To commemorate International Women’s Day, a panel of leaders from across the University community convened on Wednesday for an event — themed “Be Bold for Change” — to share and discuss their experiences witnessing boldness in feminism.

Women’s Studies Research Center scholar Margaret Morganroth Gullette spoke about her experiences founding Free High School, a school in Nicaragua that provides education to underprivileged adolescents and adults. She spoke of the women who attend her school and juggle the double shift of working and raising children on top of education, claiming, “They are bold for change, and they are bringing their change back into the community.”

Taylor Rippy, a master’s Candidate at the Heller School for Social Policy and Management, founded the website Honey, a space for individuals who have experienced sexual violence and allies to write about their experiences and how it impacted their lives and their loved ones’ lives. Rippy highlighted that the statistics in the U.S. for sexual abuse are one in two women and one in four men — “but those are gross underestimates, and that doesn’t even account for individuals who don’t identify as either male or female.”

Rippy said Honey’s participants exemplified boldness to her in “coming forward and sharing their stories anonymously or publicly, … because the more we use our voices, … the more we are able to be bold and to change society and change the way we talk about sexual violence, which can lead to preventing it in the first place.”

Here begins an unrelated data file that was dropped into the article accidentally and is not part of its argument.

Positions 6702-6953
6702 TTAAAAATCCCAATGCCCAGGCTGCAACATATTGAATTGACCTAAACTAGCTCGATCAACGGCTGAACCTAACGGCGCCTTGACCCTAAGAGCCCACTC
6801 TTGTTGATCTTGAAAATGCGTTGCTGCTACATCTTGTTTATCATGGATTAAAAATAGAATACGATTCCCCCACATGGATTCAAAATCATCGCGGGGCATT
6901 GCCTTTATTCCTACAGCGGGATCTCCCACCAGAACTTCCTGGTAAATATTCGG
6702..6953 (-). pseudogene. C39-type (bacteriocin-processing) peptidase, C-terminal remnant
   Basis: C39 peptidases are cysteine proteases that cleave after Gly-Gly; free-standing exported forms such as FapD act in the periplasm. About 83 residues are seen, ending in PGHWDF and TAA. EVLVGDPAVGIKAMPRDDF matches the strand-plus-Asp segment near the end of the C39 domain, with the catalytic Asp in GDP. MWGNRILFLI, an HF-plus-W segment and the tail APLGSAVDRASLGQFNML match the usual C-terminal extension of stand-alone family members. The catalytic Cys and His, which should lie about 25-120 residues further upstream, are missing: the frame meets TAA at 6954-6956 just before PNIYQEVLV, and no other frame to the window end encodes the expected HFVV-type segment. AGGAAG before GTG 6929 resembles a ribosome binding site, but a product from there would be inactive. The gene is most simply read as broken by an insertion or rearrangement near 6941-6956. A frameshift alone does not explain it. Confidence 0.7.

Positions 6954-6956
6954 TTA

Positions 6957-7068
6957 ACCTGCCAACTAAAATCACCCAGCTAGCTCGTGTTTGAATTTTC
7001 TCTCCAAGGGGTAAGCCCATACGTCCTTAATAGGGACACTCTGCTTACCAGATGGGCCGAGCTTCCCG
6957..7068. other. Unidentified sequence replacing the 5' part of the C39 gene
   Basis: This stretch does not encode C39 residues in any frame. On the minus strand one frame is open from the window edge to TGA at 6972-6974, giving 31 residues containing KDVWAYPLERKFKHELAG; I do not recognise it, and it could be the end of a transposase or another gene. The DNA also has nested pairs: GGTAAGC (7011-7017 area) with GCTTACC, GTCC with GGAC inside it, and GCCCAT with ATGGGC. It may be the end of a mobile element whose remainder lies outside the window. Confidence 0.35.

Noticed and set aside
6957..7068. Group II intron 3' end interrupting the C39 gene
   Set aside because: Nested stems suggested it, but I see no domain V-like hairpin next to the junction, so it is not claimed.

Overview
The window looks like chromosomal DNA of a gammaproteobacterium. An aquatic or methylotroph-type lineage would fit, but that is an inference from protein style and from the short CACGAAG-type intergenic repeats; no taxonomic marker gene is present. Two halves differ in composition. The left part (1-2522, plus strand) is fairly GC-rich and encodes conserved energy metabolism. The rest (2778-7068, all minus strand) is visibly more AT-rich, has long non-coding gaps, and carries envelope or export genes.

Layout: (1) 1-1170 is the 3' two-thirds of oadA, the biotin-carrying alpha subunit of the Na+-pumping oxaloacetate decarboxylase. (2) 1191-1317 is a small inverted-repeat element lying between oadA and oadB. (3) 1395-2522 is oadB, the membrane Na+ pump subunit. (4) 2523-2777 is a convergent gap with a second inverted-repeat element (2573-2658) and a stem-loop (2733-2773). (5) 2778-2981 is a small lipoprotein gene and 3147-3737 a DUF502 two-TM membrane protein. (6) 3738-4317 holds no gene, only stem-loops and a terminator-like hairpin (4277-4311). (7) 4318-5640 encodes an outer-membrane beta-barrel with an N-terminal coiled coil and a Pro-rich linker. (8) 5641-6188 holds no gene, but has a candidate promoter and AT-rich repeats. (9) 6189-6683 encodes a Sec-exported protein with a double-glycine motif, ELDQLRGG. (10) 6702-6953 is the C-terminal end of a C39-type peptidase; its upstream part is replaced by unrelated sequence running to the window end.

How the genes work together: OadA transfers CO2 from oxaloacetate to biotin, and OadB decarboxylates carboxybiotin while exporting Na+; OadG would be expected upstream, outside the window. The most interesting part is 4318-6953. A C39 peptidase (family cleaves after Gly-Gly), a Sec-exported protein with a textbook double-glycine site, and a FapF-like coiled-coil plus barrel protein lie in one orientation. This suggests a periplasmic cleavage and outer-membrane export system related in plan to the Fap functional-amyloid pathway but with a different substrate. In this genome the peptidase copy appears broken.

“Being bold is something that women and nonbinary people have been doing our entire lives,” added Ariella Assouline ’17, current president of the University’s chapter of the Feminist Majority Leadership Alliance. Assouline spoke about her experiences with student activism on campus and the vast changes accomplished at the University over just a few years through the effort of her peers.

When she entered the University in the fall of 2013, there was no Rape Crisis Center at Brandeis, no rape advocates or live rape crisis hotline. However, through hours of work of her own and through her peers’ efforts, they were able to procure the establishment of the University’s Rape Crisis Center in 2015. “Activism is a product of wanting to make your community safer, wanting to leave it better than you found it,” Assouline said. “Change happens because a lot of people really stick their necks out.”

Roxie Freeman, a master’s candidate in Women’s, Gender and Sexuality Studies, spoke about the role nonbinary individuals play in building inclusive spaces. “I’m here to talk about my own discomfort in women-exclusive spaces. … Knowing that my insights might help foster inclusivity going forward is very powerful,” said Freeman. “The International Women’s Day website includes nonbinary folks on its main page, asserting that not only women should be involved but that men and nonbinary folk should participate and be involved with this.” Freeman spoke of the importance of language and representation, as well as the significance of expecting constant criticism in pursuing change.

Director of the Intercultural Center Madeleine Lopez added that women must acknowledge that there is space to embrace all their identities at once. Not only is she a woman, but “I’m a woman of color, I am Latina, I am the first generation, … I am a mother. I am someone who speaks for the undocumented, the immigrant. … That’s where I see myself rooted first,” said Lopez.